3. Your host receives the ARP query twice, on both interfaces.

  4. Linux by default uses the "weak host" model for IPv4, so it checks whether the requested IP address belongs to the machine as a whole, not whether the address belongs to the specific interface.

  5. Your host responds to both queries, indicating that 192.168.4.57 is at <some MAC address>. That is, it responds for both of its MAC addresses.

    (Your switch also learns the source MAC addresses and associates them to the corresponding physical ports.)

  6. The sender receives both ARP responses, and (I may be wrong about this) both are processed in order, so a later response overrides an earlier one. As a result, the sender "knows" that 192.168.4.57 is at 6C:F0:49:57:03:EC.

  7. When packets from the sender reach your Ethernet switch, it looks at its MAC table to determine the correct output port – because the packets are addressed to 6C:F0:49:57:03:EC, they exit through the switch port that's connected to your enp6s0.

So in order to "tightly" associate each IP address to its corresponding interface, you need to fix step 3 – there is actually sysctl which tells Linux to only respond to ARP queries if they arrive on the correct interface, just as it already does for IPv6. Set this through sysctl.d:

net.ipv4.conf.all.arp_ignore = 1

Does IPv6 have rules regarding multiple IP addresses that's allowing for this? If so, I'm struggling to find said rule.

As mentioned above, the Linux kernel is a bit stricter when handling IPv6 NDP queries than it is for IPv4 ARP queries, and will only respond if the desired address belongs to the same interface as the query. (I believe this is part of the "strong host" model.)

So when the sender tries to resolve 2601:1c1:8804:57b3:6ef0:49ff:fe57:3fc to a MAC address, your host will only respond from the enp5s0 interface.

There may be other factors, but this is the main reason that I can think of.

My thoughts are that it would make more sense for the server to send and receive data on the same connection, as it would complicate things by sending acknowledgments using a different interface.

It does complicate things in some ways, but as long as IP does its job delivering the packets from A to B, it'll keep working and the TCP layer won't even notice the difference. Asymmetric routes are relatively common for Internet traffic – e.g. depending on how well-connected your ISP is, you might be sending an HTTP request via Cogent and receiving the response via Telia...

(What would really complicate things is if packets belonging to the same connection were being sent over both interfaces at once, as this could result in the recipient receiving them out-of-order which will cause problems for TCP. But when you use multipath routes or link aggregation, the OS will try to avoid this by mapping each TCP connection to a single interface.)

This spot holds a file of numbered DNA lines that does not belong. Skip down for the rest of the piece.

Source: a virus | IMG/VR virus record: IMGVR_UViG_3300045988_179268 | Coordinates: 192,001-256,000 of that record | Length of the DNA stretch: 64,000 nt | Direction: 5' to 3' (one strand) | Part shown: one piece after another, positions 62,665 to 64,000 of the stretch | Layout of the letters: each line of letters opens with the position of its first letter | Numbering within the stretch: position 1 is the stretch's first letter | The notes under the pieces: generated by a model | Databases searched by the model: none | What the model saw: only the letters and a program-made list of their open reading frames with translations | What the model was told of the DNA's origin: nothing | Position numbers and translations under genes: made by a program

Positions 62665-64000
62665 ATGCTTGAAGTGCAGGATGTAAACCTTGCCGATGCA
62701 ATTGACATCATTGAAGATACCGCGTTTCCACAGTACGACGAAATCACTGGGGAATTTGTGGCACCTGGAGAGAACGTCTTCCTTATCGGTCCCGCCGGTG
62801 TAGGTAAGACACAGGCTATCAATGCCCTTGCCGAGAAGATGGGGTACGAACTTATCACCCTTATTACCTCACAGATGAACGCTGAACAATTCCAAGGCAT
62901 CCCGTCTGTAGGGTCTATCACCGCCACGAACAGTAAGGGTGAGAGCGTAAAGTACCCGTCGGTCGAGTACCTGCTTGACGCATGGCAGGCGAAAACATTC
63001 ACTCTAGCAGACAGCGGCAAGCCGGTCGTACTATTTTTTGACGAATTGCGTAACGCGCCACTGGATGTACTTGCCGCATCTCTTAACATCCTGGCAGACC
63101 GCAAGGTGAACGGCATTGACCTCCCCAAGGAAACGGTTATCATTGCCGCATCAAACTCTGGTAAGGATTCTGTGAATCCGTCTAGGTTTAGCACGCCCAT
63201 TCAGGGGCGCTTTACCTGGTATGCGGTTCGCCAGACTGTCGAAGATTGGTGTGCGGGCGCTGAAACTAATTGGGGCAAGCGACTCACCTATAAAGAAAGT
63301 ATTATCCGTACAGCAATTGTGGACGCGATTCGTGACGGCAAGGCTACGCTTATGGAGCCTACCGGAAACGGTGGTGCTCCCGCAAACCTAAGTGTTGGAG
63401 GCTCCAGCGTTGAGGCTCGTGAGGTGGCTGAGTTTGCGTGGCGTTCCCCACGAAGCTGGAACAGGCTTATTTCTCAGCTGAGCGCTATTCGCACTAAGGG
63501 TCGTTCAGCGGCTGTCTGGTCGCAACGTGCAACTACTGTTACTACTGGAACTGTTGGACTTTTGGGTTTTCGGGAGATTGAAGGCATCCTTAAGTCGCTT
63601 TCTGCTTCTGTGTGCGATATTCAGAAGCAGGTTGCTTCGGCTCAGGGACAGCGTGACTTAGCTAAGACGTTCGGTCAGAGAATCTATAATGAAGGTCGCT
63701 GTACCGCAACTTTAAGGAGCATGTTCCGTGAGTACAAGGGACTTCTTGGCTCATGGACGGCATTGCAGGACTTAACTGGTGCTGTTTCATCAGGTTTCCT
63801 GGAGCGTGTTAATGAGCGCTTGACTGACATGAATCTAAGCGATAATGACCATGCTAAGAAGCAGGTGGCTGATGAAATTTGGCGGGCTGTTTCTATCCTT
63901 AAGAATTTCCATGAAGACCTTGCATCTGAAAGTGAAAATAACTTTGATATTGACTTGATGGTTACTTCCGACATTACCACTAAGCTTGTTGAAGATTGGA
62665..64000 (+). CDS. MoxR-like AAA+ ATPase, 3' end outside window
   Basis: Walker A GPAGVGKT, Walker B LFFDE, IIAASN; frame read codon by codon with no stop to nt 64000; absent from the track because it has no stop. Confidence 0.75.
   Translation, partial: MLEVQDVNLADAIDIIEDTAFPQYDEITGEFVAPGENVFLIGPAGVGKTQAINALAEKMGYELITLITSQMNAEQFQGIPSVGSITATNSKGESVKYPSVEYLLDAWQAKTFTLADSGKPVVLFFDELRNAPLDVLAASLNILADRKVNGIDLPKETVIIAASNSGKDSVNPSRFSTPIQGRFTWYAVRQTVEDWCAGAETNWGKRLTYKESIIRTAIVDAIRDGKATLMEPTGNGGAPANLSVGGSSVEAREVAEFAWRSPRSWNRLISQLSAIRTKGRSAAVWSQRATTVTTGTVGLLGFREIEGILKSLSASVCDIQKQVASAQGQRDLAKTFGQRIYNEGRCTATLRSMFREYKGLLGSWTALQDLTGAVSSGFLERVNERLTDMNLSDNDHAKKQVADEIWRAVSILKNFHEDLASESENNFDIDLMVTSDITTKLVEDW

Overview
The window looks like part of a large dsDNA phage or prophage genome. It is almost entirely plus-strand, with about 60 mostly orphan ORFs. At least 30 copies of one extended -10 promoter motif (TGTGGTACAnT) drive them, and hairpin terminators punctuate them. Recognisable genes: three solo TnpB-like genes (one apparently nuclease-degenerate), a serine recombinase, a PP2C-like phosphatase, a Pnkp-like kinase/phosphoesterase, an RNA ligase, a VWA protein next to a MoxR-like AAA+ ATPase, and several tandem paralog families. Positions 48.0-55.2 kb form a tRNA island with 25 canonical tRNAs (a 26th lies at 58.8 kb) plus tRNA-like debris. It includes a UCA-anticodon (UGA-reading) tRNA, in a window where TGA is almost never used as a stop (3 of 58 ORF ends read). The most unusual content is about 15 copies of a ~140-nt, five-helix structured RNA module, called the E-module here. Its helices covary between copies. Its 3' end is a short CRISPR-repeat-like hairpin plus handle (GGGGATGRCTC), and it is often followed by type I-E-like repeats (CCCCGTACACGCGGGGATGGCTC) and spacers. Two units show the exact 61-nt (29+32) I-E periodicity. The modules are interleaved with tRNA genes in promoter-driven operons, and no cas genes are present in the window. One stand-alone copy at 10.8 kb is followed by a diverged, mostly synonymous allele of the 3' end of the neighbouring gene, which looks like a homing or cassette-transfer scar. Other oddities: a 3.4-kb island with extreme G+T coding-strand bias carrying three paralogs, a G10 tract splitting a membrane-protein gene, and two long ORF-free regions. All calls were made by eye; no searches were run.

Side note: You should look into link aggregation (aka "bonding" or "teaming"). Linux supports LACP and a few types of static configurations – this would give you a single bond0 interface which has just one IP address and one MAC address but uses both Ethernet connections simultaneously.

Unlike multipath routes (which only help in one direction), link aggregation will combine the bandwidth of both links when sending and when receiving, though most modes still have the limitation that a single TCP stream will remain limited to a single Ethernet connection.

Aggregation has to be supported on both ends of the Ethernet cable – if the Ethernet connections go into a switch, you need to activate aggregation on that switch.

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Fundamental networking rule: If you attach a machine more than one time to some subnet, funny things will start to happen. Don't do that unless you know about these things and have plans to mitigate them.

My original guess was that Ubuntu would assign one NIC as a primary route with a higher priority,

It can't know that both LAN ports go to the same router, so it doesn't. The mechanism works as it would when you'd attach both ports to different LAN segments (which is the normal use case).

similar to what happens when you connect to both WiFi and Ethernet at the same time.

That's a hack, because it can distinguish between WLAN and LAN.

But alas, what I'm finding is that it primarily seems to be transmitting on one interface and receiving on the other.

When you have two interfaces with different IP addresses for the same subnet, outgoing connections basically choose one randomly. That you see more packets on interface than on the other is probably also some random effect, like some kind of service that sends out a lot of packets having bound to one address by chance.

It also should receive packets as an answer on the interface that has the source address only. I don't know why you see more received packets on interface; again, it could be caused by a random effect that connections that send few packets but receive a lot of responses happen to pick the other interface at random.

You can easily check all that with tcpdump or wireshark on both interfaces, and then open a connection with curl or something and see what happens. Answers to the outgoing connection should only come in on the same interface.

Just looking at the statistics is not going to help to find out what actually happens.